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‘Getting my hands dirty’

Category:
Innovation & Sustainability

Date:
15 January 2020

Orthopaedic surgeon Ivo Buchholz also serves as Chief Medical Officer of NPM portfolio company Bergman Clinics. The combination of performing surgeries, daily interaction with patients, being an active part of the policymaking process and being involved on the commercial end of things means no day on the job is ever the same for him. We asked Dr Buchholz to describe the “best job in the world” in 10 keywords.

1. Business
“I started out as a physiotherapist and only qualified as an orthopaedic surgeon later on. I cut my teeth at a regular hospital, where I was soon appointed to a management position in addition to my medical work. During my tenure as a manager, I turned orthopaedics into a separate department, away from the rest of the hospital, as I was looking to change the organisational model. Even back then, I realised that when independent clinics can act more swiftly within the hospital, they can also attract more committed employees and improve team spirit. The work I do currently is basically a continuation of that, except on a much larger scale.”

2. Specialised clinics
“The methods and techniques we use in our medical treatments here are essentially not all that different from those used in hospitals. One difference, however, is that our organisational model is fundamentally different. We make clear choices – solely elective procedures in a number of common problem areas – and ensure quality through our more narrow focus and the large number of treatments. Our patients present to us for one specific procedure, and everything is tailored to that particular procedure. This creates possibilities which are simply not available in existing hospital models: a far more efficient process, short waiting lists and friendly and personal service.”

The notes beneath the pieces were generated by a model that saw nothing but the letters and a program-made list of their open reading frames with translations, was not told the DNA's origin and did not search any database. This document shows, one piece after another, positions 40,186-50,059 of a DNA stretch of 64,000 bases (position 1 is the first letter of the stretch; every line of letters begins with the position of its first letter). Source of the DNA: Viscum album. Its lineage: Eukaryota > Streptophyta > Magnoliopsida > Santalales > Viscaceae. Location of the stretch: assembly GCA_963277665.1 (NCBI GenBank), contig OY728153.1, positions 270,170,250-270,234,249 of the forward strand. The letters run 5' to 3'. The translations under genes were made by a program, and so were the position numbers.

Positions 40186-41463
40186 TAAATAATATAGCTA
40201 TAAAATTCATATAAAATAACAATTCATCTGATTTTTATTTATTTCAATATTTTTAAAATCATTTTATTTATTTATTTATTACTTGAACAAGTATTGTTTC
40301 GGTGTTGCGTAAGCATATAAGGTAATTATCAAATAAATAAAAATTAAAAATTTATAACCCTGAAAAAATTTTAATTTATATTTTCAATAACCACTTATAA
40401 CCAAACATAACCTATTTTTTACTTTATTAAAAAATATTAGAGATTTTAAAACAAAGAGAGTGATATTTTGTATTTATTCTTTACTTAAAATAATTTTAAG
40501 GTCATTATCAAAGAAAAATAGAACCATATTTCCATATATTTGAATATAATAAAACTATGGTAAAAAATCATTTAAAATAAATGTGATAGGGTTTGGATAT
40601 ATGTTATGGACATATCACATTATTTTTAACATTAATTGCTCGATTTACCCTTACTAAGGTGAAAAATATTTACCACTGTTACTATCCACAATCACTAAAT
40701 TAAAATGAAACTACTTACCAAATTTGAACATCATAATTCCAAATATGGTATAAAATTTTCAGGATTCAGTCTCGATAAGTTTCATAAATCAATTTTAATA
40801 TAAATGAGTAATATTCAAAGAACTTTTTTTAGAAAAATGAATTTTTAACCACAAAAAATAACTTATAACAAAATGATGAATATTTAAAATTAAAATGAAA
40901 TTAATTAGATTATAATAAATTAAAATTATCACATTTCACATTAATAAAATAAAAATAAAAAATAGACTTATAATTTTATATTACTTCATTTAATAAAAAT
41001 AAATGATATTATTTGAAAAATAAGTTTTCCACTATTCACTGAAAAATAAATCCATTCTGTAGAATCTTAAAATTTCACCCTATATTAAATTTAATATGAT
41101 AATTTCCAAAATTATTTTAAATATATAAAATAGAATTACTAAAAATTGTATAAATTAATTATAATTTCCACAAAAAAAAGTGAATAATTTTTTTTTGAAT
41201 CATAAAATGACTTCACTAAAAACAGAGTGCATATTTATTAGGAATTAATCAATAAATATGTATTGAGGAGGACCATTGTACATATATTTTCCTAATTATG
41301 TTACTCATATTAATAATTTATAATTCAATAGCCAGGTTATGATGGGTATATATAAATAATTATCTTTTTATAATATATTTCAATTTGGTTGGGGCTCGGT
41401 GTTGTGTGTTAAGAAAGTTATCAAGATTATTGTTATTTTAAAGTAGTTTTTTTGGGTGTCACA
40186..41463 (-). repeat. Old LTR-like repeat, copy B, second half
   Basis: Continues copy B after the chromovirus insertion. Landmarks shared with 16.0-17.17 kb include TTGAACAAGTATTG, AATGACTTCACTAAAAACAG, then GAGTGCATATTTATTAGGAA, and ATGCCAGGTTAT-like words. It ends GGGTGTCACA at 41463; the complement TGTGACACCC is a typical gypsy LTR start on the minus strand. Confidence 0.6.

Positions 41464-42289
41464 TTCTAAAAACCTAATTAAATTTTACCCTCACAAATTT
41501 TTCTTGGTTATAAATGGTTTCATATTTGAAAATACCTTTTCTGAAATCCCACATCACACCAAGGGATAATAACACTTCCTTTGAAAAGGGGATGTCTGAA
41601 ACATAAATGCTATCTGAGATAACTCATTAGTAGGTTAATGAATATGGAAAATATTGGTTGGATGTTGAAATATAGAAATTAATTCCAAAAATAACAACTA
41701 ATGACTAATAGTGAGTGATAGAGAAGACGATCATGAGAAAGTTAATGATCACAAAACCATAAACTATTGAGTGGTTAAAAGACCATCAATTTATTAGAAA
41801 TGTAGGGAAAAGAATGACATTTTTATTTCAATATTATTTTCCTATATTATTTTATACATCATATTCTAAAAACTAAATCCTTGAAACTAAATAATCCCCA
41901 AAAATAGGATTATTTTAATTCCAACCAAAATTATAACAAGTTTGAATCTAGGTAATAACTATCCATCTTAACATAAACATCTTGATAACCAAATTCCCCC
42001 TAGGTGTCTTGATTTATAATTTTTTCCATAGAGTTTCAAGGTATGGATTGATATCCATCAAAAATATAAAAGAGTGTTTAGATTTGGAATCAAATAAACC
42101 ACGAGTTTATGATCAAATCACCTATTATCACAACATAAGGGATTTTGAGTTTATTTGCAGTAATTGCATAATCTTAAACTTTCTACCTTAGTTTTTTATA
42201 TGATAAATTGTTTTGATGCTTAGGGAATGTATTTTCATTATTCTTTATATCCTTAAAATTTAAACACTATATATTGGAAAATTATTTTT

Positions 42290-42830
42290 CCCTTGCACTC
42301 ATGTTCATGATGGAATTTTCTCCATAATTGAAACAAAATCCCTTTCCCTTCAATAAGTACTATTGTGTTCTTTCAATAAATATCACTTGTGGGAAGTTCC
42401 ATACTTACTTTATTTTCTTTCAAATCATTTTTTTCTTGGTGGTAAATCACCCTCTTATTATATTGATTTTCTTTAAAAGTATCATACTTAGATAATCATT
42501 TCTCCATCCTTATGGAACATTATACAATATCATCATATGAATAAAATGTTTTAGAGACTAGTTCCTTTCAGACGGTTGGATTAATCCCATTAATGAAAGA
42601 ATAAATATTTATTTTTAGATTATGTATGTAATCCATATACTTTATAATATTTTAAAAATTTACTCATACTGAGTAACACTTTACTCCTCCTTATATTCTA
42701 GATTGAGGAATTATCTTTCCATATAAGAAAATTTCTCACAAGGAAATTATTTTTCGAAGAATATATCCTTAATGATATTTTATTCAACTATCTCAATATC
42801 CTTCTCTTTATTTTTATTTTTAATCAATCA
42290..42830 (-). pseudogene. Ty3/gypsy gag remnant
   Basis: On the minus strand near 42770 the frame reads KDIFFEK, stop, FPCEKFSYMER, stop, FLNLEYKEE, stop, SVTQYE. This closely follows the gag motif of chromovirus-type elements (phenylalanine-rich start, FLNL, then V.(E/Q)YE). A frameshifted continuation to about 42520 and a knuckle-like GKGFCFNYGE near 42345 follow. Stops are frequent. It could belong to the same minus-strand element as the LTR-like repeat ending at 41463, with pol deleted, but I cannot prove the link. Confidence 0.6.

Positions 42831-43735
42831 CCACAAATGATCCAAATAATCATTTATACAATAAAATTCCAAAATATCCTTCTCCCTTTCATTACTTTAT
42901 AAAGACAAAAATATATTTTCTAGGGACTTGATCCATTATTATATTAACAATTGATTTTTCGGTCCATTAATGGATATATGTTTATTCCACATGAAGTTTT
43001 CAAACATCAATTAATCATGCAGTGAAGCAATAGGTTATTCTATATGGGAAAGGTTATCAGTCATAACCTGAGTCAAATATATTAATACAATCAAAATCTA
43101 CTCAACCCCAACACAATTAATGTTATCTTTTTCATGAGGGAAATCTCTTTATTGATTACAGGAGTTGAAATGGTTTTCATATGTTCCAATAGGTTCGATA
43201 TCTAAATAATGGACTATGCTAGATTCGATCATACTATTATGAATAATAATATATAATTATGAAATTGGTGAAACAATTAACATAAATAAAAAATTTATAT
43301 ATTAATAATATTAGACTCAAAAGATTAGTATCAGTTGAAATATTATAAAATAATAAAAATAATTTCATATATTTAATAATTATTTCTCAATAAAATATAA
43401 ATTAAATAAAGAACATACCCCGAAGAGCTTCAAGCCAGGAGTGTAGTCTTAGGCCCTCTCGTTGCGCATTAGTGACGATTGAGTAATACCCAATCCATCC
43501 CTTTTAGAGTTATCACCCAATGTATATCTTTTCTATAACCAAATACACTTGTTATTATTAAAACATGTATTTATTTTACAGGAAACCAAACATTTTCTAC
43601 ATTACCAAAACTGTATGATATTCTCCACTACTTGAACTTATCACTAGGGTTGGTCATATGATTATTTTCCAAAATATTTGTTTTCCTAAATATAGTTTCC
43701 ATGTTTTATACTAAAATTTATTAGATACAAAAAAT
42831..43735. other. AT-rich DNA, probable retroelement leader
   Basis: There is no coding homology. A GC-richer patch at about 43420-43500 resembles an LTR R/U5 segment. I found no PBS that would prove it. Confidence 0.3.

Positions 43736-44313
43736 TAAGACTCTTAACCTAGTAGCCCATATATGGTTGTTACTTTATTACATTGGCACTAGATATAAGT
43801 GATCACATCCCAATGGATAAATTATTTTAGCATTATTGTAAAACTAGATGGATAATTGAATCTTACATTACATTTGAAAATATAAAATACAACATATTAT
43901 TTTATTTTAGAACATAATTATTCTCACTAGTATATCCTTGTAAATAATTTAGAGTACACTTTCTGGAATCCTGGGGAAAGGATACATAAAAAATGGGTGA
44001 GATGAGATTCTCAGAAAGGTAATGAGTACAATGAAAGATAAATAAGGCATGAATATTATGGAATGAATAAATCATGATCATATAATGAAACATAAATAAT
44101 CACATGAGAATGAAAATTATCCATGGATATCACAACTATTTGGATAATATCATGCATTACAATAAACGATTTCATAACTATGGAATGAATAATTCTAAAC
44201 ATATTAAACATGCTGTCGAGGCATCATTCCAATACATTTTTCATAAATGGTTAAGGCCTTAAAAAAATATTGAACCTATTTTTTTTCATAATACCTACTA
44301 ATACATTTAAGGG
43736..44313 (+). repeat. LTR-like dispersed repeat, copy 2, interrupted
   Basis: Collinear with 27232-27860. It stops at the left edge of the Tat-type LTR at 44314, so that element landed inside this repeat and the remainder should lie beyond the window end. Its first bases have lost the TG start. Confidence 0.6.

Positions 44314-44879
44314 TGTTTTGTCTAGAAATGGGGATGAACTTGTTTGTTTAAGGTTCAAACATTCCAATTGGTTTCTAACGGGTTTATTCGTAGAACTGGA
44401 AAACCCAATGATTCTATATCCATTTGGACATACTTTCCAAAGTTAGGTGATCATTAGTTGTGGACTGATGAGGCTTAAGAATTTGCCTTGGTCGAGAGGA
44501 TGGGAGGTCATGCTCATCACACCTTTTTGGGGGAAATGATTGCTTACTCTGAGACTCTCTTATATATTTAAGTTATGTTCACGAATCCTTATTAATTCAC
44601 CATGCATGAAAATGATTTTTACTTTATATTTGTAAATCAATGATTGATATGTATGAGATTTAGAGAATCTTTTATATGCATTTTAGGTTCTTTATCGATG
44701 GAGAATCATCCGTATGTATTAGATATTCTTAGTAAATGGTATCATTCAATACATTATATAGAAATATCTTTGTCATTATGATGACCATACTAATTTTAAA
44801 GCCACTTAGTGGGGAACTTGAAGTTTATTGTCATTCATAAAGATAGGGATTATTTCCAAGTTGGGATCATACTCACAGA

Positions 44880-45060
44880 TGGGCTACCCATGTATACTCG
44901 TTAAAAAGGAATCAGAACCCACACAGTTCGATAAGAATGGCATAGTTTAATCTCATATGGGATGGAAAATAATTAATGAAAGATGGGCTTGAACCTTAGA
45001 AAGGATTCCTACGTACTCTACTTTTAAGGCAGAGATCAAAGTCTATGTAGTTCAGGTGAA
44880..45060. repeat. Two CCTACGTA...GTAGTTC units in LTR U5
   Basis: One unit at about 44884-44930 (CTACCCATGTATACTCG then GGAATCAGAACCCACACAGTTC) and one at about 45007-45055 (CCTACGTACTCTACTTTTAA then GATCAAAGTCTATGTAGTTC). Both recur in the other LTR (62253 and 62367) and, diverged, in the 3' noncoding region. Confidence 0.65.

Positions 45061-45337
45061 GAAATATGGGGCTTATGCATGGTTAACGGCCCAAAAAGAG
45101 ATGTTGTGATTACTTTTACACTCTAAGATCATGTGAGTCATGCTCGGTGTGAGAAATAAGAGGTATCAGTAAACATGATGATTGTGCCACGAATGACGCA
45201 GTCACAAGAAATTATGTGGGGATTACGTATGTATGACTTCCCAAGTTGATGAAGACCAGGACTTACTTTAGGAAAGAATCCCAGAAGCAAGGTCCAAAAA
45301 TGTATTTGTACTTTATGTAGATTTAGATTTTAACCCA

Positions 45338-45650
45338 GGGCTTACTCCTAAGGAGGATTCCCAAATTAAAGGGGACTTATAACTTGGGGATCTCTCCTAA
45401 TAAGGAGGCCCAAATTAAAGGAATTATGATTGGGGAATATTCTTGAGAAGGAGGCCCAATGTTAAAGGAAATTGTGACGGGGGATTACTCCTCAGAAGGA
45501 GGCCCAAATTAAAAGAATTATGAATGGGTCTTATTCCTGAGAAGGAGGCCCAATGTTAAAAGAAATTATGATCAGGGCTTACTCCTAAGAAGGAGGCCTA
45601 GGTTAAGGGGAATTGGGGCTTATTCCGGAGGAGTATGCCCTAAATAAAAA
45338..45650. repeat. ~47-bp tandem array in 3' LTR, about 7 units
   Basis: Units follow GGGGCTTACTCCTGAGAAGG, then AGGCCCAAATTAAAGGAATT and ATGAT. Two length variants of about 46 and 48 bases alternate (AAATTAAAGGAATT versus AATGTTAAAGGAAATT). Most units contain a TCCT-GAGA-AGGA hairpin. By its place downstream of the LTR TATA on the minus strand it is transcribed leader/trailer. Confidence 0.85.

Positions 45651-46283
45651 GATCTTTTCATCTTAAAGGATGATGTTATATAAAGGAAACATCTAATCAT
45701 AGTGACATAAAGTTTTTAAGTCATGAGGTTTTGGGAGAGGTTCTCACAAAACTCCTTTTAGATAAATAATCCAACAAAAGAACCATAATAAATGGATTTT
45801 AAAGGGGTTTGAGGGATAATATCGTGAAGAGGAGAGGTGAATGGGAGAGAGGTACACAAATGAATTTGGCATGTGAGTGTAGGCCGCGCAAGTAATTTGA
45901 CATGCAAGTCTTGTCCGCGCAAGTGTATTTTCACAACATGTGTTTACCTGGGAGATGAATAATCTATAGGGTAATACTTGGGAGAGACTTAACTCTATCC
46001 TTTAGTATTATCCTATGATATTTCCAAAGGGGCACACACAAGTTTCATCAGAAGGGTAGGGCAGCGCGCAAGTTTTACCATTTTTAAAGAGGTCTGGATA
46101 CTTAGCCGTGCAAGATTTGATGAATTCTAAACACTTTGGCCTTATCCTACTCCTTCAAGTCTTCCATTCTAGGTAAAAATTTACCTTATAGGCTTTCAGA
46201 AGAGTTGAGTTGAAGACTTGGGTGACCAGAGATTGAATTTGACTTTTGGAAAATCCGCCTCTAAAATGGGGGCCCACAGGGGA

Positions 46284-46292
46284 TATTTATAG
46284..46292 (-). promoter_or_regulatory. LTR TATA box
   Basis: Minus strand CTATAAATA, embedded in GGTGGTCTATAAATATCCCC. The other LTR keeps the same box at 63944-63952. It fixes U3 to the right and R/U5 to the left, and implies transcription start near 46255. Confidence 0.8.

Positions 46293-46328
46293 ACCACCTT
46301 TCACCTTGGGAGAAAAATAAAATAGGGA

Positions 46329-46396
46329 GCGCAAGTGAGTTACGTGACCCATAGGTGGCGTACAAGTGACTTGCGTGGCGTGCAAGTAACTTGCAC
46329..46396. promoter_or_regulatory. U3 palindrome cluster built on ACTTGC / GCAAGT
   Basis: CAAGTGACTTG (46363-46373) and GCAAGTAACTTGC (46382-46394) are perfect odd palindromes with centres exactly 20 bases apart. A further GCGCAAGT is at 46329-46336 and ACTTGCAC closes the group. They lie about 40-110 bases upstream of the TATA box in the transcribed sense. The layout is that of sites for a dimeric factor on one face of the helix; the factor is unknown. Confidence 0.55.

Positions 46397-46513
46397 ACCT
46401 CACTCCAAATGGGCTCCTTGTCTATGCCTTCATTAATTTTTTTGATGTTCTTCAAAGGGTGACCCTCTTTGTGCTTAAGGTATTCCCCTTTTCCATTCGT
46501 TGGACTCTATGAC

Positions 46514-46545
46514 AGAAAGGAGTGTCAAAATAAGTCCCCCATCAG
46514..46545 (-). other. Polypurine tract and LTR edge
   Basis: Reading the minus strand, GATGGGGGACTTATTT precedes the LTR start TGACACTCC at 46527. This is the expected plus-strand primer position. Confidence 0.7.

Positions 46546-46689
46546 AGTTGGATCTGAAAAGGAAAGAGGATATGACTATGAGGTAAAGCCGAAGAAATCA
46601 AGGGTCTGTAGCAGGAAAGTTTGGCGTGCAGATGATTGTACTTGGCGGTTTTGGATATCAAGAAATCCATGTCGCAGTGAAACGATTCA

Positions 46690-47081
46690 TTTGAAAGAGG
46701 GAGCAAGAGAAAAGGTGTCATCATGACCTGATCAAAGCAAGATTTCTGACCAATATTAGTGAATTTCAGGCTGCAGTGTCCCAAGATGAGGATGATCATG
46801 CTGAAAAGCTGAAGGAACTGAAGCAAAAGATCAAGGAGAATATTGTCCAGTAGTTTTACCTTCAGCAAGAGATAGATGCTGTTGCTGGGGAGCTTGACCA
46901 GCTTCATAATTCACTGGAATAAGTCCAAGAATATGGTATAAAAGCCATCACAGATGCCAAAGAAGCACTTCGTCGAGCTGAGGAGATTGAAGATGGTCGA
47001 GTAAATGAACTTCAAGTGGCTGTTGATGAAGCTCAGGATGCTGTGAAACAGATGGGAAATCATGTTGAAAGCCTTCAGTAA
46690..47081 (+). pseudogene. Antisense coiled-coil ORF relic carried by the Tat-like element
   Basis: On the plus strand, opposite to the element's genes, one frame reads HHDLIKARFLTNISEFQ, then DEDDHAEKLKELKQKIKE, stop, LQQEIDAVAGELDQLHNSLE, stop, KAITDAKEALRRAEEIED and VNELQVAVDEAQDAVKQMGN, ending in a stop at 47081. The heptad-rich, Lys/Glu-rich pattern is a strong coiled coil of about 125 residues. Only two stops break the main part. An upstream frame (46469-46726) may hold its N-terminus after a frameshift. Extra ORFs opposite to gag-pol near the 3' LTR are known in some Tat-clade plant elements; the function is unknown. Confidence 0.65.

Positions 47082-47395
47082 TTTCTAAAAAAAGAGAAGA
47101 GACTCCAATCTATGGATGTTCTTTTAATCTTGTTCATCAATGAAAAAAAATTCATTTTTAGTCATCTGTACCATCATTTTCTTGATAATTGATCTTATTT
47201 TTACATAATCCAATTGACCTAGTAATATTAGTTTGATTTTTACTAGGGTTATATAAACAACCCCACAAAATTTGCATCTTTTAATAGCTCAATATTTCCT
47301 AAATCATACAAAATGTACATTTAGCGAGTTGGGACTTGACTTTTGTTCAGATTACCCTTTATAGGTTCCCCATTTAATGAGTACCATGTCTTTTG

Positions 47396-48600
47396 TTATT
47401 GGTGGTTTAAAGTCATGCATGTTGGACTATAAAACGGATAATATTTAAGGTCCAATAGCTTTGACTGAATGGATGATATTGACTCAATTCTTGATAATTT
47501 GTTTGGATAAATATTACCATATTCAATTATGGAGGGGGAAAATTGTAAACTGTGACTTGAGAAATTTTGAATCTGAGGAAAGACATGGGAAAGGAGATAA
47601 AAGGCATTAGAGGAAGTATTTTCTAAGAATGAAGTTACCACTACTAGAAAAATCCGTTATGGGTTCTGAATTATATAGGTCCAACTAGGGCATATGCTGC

“Our patients present to us for one specific procedure, and everything is tailored to that particular procedure”

3. Specialisation
“All medical specialists focus exclusively on a specific sub-area – that is literally all they do. I personally perform only knee and hip surgery. You might think of it, somewhat irreverently, as a particular ‘assembly line’ in a factory, except I don’t actually think of my job as being anything like factory work at all. The advantage of being restricted to that one area is that you can continue to specialise and receive the training you need to reach the top of your field. It is really because you’re aware of the finer points of that particular type of surgery that you can continue to hone your technique, and there’s something very gratifying to me about that. Your average orthopaedic surgeon working at a hospital might perform between 20 and 30 hip surgeries a year, whereas our specialists do between 200 and 300 a year.”

4. Innovation
“What makes our model innovative is essentially the organisational model itself. We offer a self-reinforcing loop of learning and improving in terms of quality and efficiency. This applies to the medical treatment itself, as well as to interaction with patients and cost structure. Embracing medical innovations is also easier in our model, because if a supplier has a new type of prosthetic or an alternative technique on offer, they will be more interested in doing business with a clinic that performs certain types of surgery several thousands of times a year than a hospital that carries out the same type of operation only a few times a year. In other words: high volumes make it possible to test and implement innovations more quickly. So the likelihood that we’ll make some changes on the medical end, doing them differently from regular hospitals, is certainly there.”

5. PhD students